WIGAN representatives have reacted with fury about Government plans to limit long-term agreements for council house tenants.
The new policy will see new tenants reapplying for their properties every two to five years.
It has led to fears that thousands of families will be denied rights to a stable home.
Norma Pennington, a former secretary of Norley Hall Tenants and Residents Association said she was “disgusted” by the plans.
The 75-year-old, who has lived in the same council house for more than 50 years, said: “There would be no incentive for new tenants to improve their homes because they would be worried of being thrown out after a couple of years.
“This Government that we’ve got is intent on attacking the working classes, the bedroom tax and now this.”
Mrs Pennington also called on Labour MPs to fight the plans as they go through Parliament.
Adding: “I think it would be very unfair (for new tenants). I hope our MPs can stand up to it.”
The new measures would not apply to existing council house tenants but would apply to children who have had “homes for life” properties passed down from relatives.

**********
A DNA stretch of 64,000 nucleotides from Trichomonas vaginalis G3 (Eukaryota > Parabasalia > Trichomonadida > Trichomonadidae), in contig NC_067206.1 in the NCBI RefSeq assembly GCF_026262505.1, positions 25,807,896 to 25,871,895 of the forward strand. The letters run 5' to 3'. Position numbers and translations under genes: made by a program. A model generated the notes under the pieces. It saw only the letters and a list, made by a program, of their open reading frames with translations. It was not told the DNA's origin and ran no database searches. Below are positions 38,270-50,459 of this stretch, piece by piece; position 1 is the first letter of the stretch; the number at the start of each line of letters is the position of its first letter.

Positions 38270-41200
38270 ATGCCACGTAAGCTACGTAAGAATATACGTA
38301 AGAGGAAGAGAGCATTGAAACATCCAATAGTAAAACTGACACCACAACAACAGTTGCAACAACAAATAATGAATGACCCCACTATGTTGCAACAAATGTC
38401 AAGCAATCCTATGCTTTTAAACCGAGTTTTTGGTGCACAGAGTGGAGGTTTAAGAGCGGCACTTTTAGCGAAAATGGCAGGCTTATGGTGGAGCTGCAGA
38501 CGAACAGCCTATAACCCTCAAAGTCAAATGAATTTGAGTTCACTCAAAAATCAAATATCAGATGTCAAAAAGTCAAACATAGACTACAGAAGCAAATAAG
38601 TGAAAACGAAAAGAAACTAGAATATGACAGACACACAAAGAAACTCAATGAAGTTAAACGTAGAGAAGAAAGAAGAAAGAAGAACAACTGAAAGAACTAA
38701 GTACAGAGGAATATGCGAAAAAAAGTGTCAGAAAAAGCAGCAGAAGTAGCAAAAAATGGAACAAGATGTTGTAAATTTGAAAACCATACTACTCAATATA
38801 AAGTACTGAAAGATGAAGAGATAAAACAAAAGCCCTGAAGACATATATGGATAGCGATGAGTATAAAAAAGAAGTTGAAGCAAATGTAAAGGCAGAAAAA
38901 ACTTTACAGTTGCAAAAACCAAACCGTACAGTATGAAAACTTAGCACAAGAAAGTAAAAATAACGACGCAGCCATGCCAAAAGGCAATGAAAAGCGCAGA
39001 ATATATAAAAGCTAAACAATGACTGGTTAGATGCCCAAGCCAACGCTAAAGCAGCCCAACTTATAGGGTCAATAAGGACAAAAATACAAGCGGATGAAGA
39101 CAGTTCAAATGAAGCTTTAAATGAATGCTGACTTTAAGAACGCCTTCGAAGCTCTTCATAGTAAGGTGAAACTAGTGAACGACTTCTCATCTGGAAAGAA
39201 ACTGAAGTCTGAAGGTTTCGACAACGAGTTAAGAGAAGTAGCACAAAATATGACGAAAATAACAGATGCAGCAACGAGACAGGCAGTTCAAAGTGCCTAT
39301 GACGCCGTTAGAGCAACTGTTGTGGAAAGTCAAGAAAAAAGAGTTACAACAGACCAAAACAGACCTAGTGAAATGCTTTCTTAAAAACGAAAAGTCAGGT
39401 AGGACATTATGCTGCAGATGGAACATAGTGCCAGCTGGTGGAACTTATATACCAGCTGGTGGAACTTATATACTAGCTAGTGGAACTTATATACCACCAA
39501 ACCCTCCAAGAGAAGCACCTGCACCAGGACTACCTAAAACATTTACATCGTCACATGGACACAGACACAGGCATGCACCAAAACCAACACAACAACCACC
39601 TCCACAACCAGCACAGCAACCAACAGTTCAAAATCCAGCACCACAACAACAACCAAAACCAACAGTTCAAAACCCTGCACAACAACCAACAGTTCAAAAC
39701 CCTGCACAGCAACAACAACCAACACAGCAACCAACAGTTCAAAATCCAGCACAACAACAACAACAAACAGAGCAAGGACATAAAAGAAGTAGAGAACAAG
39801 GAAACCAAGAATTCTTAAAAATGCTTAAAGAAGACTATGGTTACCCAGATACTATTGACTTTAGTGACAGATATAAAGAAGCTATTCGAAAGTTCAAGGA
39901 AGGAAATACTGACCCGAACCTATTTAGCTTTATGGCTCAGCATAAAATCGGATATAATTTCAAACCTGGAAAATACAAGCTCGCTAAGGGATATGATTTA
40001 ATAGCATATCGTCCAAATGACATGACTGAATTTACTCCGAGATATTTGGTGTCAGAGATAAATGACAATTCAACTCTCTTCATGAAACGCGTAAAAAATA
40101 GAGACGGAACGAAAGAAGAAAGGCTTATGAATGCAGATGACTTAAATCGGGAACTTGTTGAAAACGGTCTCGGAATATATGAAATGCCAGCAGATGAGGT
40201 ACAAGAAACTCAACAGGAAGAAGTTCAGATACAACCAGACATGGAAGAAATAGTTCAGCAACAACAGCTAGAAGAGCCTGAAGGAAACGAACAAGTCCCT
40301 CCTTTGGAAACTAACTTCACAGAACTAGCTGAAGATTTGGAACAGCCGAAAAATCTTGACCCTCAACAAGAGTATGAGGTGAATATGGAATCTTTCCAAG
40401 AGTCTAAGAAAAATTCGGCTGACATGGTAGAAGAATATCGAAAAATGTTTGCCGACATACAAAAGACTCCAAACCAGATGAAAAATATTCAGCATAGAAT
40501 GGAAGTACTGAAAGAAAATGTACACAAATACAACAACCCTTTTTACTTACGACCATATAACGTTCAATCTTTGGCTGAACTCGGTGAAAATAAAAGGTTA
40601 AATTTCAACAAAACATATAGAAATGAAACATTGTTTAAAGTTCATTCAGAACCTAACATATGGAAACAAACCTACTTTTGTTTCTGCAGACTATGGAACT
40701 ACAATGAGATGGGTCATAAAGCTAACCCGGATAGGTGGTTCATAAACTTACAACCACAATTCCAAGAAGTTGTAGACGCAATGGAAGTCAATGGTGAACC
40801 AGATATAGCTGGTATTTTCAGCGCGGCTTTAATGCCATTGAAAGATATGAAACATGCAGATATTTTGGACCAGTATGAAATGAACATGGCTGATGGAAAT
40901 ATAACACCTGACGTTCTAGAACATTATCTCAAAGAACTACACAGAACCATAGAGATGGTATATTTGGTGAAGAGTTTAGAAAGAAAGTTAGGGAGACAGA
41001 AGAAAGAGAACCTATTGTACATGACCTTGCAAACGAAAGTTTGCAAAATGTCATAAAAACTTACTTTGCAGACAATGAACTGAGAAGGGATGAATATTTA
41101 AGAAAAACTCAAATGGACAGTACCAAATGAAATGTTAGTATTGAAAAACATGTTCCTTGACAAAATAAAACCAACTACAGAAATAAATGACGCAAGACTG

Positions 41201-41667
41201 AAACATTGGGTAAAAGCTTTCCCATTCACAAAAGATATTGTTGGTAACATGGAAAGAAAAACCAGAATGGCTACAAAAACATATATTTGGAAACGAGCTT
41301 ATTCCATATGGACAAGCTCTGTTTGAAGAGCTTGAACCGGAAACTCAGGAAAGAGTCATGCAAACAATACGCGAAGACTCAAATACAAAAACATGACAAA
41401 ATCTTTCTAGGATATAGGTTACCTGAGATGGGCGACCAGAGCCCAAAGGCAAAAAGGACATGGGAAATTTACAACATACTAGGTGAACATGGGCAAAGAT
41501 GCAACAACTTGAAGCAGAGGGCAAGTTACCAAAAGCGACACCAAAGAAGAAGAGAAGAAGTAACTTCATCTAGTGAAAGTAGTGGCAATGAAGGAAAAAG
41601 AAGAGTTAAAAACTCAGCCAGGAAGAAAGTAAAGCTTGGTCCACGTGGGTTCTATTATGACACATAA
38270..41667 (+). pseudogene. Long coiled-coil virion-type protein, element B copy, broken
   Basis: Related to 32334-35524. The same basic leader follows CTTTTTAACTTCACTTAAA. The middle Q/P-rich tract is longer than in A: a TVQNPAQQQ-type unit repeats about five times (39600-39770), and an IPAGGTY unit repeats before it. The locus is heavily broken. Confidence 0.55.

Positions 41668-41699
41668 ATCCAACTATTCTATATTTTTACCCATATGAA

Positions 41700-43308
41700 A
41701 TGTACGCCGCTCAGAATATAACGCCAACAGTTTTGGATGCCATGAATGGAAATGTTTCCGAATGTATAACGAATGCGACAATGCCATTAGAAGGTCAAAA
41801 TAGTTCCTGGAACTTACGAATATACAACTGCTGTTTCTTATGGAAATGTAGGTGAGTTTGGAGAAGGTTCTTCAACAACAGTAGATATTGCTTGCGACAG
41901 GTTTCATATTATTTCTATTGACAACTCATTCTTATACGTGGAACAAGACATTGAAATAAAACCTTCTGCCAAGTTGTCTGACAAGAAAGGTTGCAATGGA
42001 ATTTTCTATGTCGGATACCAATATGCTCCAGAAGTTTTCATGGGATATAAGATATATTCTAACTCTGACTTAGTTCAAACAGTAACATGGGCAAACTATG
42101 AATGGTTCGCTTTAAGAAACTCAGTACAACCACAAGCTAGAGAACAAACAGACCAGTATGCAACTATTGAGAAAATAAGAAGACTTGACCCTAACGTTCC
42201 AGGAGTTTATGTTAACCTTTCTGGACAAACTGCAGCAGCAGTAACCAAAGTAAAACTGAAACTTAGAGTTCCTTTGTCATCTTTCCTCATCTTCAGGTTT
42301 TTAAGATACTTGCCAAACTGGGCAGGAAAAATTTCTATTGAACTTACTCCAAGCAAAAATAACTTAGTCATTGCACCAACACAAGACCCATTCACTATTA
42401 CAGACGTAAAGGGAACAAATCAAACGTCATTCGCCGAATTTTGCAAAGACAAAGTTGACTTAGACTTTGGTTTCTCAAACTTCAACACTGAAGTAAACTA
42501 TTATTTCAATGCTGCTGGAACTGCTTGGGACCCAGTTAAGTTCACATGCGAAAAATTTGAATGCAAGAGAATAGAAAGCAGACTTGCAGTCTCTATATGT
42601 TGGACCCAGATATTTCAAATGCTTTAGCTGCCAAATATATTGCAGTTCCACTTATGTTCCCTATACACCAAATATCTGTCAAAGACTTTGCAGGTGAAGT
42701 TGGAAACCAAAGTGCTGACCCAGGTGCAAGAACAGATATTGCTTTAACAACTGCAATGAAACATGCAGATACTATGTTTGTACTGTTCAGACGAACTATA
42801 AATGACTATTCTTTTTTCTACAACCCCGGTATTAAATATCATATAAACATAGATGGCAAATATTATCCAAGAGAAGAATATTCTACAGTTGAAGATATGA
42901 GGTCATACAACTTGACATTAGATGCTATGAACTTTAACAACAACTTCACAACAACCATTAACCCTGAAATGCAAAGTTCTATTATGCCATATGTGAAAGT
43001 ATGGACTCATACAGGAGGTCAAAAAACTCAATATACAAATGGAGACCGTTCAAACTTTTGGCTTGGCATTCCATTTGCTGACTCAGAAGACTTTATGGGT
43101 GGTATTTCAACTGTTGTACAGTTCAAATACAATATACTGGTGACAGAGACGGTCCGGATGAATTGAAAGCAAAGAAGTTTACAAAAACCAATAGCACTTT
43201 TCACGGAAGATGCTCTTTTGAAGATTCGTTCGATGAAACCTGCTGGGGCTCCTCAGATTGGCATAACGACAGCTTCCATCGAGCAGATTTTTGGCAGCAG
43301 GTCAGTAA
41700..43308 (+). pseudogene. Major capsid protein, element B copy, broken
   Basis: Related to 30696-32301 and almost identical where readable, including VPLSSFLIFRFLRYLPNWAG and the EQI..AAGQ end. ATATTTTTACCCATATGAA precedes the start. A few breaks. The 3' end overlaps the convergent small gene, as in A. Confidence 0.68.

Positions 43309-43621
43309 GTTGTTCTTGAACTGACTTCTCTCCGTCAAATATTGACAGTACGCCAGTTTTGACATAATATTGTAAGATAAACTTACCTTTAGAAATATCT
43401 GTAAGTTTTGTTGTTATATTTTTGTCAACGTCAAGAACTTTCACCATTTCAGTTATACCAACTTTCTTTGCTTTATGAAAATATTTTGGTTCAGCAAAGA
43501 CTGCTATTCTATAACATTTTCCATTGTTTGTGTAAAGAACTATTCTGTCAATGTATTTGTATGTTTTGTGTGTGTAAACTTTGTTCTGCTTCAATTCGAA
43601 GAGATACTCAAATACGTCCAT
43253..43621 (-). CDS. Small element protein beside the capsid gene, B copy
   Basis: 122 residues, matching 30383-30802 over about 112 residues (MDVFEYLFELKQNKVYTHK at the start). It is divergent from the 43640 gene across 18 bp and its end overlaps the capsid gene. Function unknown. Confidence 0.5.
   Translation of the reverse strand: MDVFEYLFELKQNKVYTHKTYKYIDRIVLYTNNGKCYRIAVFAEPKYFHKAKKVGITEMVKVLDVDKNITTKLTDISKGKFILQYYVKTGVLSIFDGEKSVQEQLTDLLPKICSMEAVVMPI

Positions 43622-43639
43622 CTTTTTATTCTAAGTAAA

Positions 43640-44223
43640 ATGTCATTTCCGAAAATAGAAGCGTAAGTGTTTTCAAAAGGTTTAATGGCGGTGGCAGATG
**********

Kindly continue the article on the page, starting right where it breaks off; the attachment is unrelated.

Makerfield Labour MP Yvonne Fovargue told the Evening Post: “Ministers are to deny millions a stable home causing unwanted anxiety and stress for tenants across the borough and this will do little to build stable communities. This Government treats houses as a commodity when in reality they are family homes.
“The Tories are systematically eroding the social housing base in this country and the proposed shorter term tenancies will not address their failure to build homes for rent for working people.”
A Department for Communities and Local Government spokesman said: “It’s only right that tenancies are reviewed after several years, to identify whether circumstances of tenants have changed.
“This is about ensuring we make the best use of social of social housing based on need and income. It only applies to new tenancies.”
Wigan borough has 22,000 council houses managed by the arm’s length management organisation Wigan and Leigh Homes.
Labour’s shadow housing minister John Healey said: “People will be astonished that ministers are legislating to deny families a stable home.
“This will cause worry and upheaval for tenants and break up communities.”
The plans have been included as an amendment to the Housing and Planning Bill that is currently going through Parliament.
In an explanatory note to the bill, Brandon Lewis, the housing minister, said: “This amendment phases out lifetime tenancies.”